Canadian Internet Use Survey
Information identified as archived is provided for reference, research or recordkeeping purposes. It is not subject to the Government of Canada Web Standards and has not been altered or updated since it was archived. Please "contact us" to request a format other than those available.
[an error occurred while processing this directive]
In 2010, 8 out of 10 Canadian households (79%) had access to the Internet. Over one-half of connected households used more than one type of device to go online.
About 81% of households located in census metropolitan areas and 76% of households located in census agglomerations had home Internet access, compared with 71% of households outside of these areas.
Rates of access were highest in British Columbia (84%) and Alberta (83%), followed by Ontario, where the rate was 81%.
The Canadian Internet Use Survey was redesigned for 2010 and its findings should not be compared with those from previous surveys.
The income divide
To investigate the divide (or gap) in the rate of home Internet access on the basis of income, households were divided into four income groups called quartiles.
The vast majority (97%) of households in the top income quartile, those with incomes of $87,000 or more, had home Internet access. This compares with a rate of 54% of households in the lowest quartile, those with incomes of $30,000 or less.
Note to readers
The 2010 Canadian Internet Use Survey, sponsored by Industry Canada, was conducted in October and November as a supplement to the Labour Force Survey.
Redesigned for 2010, this survey now consists of a household component, which measures home access, and an individual component, which measures online behaviours.
This release features home Internet access, based on a sample of about 30,000 households. Data on individual online behaviours will be released later in 2011.
The "Home Internet access" rate is the proportion of households with access to the Internet from home.
The survey asked about the type of "devices" used to access the Internet, including a desktop or laptop computer; a video games console; a BlackBerry, iPhone or other wireless handheld device; and other devices.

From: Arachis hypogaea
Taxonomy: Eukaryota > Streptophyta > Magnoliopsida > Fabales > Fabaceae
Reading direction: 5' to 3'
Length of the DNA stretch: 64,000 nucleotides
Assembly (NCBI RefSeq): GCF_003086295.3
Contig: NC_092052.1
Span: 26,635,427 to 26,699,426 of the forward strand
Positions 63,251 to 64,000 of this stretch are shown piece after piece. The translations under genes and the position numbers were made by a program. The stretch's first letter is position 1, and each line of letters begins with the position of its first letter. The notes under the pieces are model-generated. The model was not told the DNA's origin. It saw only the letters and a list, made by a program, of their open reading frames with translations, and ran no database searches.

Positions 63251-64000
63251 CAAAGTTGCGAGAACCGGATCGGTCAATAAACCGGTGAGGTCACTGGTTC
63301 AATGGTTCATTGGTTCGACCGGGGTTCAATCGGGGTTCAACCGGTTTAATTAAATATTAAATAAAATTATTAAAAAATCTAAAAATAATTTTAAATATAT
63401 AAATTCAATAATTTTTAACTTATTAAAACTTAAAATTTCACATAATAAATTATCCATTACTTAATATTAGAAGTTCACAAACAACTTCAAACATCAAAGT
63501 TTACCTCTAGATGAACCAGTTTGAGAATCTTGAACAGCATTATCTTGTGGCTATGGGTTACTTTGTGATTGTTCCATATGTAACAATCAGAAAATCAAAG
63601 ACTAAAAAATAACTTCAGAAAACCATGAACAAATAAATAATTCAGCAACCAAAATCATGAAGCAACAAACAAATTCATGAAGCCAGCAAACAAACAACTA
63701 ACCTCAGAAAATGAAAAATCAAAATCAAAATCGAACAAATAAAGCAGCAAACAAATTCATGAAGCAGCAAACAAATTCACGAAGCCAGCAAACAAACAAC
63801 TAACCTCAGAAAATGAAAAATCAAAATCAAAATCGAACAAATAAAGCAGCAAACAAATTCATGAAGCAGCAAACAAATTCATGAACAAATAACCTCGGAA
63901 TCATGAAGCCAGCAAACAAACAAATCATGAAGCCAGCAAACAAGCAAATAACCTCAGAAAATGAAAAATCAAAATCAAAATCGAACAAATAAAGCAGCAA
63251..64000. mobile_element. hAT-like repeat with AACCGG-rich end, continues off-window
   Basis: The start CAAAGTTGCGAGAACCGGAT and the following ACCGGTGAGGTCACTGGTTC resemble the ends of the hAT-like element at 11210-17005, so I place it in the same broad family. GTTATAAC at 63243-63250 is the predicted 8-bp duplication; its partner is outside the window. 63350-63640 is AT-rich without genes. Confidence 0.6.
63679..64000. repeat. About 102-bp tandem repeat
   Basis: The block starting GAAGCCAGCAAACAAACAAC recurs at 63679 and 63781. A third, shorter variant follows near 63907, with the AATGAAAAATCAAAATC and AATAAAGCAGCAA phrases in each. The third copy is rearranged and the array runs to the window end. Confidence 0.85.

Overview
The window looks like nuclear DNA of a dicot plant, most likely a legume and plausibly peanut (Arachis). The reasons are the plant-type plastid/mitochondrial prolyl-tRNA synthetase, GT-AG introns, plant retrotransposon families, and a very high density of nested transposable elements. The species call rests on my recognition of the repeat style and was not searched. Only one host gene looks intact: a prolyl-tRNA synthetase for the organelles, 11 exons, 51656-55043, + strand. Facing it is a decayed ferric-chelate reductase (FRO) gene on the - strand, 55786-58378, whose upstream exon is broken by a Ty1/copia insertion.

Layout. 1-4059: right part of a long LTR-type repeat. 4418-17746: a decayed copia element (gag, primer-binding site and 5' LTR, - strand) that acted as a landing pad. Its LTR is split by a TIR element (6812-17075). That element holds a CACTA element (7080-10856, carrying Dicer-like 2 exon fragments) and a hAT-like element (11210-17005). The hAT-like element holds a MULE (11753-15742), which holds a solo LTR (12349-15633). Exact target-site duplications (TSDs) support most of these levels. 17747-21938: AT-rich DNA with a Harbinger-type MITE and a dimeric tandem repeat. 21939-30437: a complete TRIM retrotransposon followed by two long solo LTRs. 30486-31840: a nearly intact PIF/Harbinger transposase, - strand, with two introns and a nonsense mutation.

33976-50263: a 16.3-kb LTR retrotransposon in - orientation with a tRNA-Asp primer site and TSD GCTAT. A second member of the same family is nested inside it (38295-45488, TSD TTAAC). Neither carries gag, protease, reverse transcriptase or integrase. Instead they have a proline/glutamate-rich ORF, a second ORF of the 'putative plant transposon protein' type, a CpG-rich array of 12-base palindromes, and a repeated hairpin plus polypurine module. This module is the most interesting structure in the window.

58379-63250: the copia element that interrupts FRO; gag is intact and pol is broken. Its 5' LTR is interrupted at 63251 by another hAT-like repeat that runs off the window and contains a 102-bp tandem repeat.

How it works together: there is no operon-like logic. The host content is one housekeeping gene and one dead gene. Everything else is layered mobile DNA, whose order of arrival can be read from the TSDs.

The "Home high-speed access" rate is the proportion of households with a self-reported high-speed connection to access the Internet from home.
A census metropolitan area (CMA) and a census agglomeration (CA) consist of one or more neighbouring municipalities situated around a major urban core. A CMA must have a total population of at least 100,000, of which 50,000 or more live in the urban core. A CA must have an urban core population of at least 10,000.
The rate of home Internet access also varies by household size and composition. In 2010, 93% of households with three or more people, as well as those with at least one member under the age of 18, had home Internet access. By contrast, 58% of one-person households had home Internet access.
Access using multiple devices
Among connected households, most used a desktop computer (71%) or a laptop computer (64%).
Over one-third (35%) used a wireless handheld device to access the Internet from home.
A majority (54%) of connected households used more than one type of device to go online in 2010.
Based on the type of Internet connection and its self-reported speed, about 96% of households with home Internet access reported a high-speed connection. This means that, among all Canadian households, about three-quarters reported home high-speed Internet access in 2010.
Households without the Internet
Among the one-fifth (21%) of households without home Internet access in 2010, over one-half (56%) reported they had no need for or interest in it.
Other reasons for having no access included the cost of service or equipment (20%), or the lack of a device such as a computer (15%). About 12% of households reported they lacked confidence, knowledge or skills.
Relatively more households in the lowest income quartile reported the cost of service or equipment (24%) as a reason.
Definitions, data sources and methods: survey number 4432.
For more information, or to enquire about the concepts, methods or data quality of this release, contact Ben Veenhof (613-951-5067; email@example.com) or Larry McKeown (613-951-2582; firstname.lastname@example.org), Business Special Surveys and Technology Statistics Division.
- Date modified: